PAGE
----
With mandated provincial reviews looming for major land use plans such as the Greenbelt and the Oak Ridges Moraine starting next year, hundreds of environmental activists were on hand to listen and quiz experts in King Township last week.
The Concerned Citizens of King Township (CCKT) hosted a forum dubbed Construction vs. Conservation and brought in the biggest guns it could draw to enlighten the more than 300 who packed the Kingbridge Centre last Wednesday evening.
Longtime Ontario Environmental Commissioner Gord Miller kicked off the evening with a keynote speech.
He was followed by a four-person panel that featured environmental lawyer David Donnelly, Save the Oak Ridges Moraine (STORM)’s Debbe Crandall, Erin Shapero of Environmental Defence and the Ontario Greenbelt Alliance (OGA), and Bob Patrick of Coalition on the Niagara Escarpment (CONE).
Mr. Miller didn’t pull any punches in discussing the “hodge podge” of land use plans throughout the Greater Golden Horseshoe.
“There are no measurements in any places. We’re not getting a comprehensive picture and it’s totally ineffective in the way land use planning is currently set up,” Mr. Miller said.
His major complaint was there is no monitoring of how effective such plans as the Greenbelt are, which covers 30 per cent of King Township, and the Oak Ridges Moraine, which makes up the remaining 70 per cent of the township.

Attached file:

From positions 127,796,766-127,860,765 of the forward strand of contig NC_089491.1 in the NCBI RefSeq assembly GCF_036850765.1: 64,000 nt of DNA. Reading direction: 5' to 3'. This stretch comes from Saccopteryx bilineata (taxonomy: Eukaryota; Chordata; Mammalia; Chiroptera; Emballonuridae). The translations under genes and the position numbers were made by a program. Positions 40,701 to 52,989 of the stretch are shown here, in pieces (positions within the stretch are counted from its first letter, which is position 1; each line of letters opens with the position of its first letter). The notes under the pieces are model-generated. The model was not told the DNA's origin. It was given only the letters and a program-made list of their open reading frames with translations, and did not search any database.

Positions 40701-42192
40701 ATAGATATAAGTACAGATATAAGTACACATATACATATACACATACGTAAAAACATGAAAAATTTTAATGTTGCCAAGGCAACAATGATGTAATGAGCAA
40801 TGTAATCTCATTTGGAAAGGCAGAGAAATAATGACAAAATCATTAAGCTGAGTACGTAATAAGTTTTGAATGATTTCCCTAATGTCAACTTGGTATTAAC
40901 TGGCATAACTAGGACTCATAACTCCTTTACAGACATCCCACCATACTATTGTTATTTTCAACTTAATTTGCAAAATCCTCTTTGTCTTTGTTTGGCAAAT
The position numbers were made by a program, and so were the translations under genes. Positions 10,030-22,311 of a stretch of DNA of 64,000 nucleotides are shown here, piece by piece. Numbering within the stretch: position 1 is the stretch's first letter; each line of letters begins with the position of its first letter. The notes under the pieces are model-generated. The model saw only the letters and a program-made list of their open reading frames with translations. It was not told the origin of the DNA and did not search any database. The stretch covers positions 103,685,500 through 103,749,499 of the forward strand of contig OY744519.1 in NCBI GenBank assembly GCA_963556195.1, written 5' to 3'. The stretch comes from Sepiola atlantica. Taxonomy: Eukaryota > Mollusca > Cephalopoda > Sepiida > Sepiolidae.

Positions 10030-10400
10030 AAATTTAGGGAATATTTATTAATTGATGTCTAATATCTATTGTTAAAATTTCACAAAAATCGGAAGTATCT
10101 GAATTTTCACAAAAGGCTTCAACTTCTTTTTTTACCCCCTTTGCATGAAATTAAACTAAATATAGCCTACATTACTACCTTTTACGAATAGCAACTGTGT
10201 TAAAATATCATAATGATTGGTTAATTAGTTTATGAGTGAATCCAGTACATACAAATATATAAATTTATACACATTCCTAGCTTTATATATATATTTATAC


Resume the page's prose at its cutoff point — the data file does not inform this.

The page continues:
The same is true of the Niagara Escarpment plan, though he praised it as more effective.
“We need a transparent monitoring and evaluation framework for all land use plans. We can’t get caught in these little traps. We need evaluation and monitoring and we need it to be transparent. It’s a responsibility of government. It’s an obligation, they are in this role.
“We can’t have draft indicators and, four years later, not finalize them. It’s not good enough,” Mr. Miller said.
He stressed that ministries such as the environment and natural resources should be able to comment on all land use decisions.
Several audience members raised concerns with members of the panel about SLAPP lawsuits. SLAPP suits, or strategic lawsuits against public participation, are generally meant to silence members of the public who raise objections to development.
Mr. Donnelly and Ms Shapero commented on a bill currently before the Ontario Legislature that would put a major crimp in the imposition of SLAPP suits, if passed.
“I went to second reading of the (SLAPP) bill more than a month ago before the Legislature took its break and it was disheartening. None of the parties have worked together to get this bill passed,” Ms Shapero said.
She added now was the time to put pressure on politicians on environmental issues, especially with a municipal election coming this fall and a likely provincial election possible in June.
CCKT chairperson Greg Locke said he believed it was the first time  the major coalition groups representing all three plans were in the same room at the same time.
“We’re very, very pleased because we need local government and the provincial government to really start paying attention to this because, so far, this has all been under the radar. We know developers and industrialists have been heavily lobbying behind-the-scenes to get recommendations made before any public consultation whatsoever and, hopefully, some of this discussion tonight will counteract that,” Mr. Locke said.